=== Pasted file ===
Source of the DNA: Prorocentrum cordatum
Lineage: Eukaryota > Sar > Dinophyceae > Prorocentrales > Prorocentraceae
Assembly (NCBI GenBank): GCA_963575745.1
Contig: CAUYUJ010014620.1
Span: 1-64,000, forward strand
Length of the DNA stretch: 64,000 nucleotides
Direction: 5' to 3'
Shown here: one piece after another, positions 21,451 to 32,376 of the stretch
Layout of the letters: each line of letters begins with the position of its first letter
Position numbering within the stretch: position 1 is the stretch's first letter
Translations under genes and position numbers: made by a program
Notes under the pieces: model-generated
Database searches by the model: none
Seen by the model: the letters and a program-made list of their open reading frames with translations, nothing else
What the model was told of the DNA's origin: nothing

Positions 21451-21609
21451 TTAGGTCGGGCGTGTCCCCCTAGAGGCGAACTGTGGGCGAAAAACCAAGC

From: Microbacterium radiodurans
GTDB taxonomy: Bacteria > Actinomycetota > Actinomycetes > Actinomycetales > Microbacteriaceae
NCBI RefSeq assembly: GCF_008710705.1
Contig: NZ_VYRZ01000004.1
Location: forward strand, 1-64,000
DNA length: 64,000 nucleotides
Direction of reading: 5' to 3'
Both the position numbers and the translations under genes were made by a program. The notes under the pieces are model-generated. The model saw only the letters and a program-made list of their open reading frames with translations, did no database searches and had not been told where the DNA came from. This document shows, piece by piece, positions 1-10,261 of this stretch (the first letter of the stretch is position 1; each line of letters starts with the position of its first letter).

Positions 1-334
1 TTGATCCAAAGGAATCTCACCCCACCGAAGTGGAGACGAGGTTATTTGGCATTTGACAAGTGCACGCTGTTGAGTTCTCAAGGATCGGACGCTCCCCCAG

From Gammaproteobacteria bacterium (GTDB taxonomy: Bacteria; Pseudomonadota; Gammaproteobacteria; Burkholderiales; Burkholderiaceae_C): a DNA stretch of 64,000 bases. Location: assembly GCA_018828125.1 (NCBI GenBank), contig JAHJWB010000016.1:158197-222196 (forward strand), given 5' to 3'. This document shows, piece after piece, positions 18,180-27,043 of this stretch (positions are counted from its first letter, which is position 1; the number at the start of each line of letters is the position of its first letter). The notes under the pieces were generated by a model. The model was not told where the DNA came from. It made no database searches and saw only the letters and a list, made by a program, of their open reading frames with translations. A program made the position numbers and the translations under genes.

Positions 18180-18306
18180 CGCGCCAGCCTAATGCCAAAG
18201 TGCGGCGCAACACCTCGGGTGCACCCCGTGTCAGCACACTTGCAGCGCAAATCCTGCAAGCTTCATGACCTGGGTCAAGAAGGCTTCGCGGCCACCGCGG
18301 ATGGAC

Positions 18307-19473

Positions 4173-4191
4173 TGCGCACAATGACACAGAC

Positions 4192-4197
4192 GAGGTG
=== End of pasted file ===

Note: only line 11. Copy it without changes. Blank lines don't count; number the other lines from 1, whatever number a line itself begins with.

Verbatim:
Translations under genes and position numbers: made by a program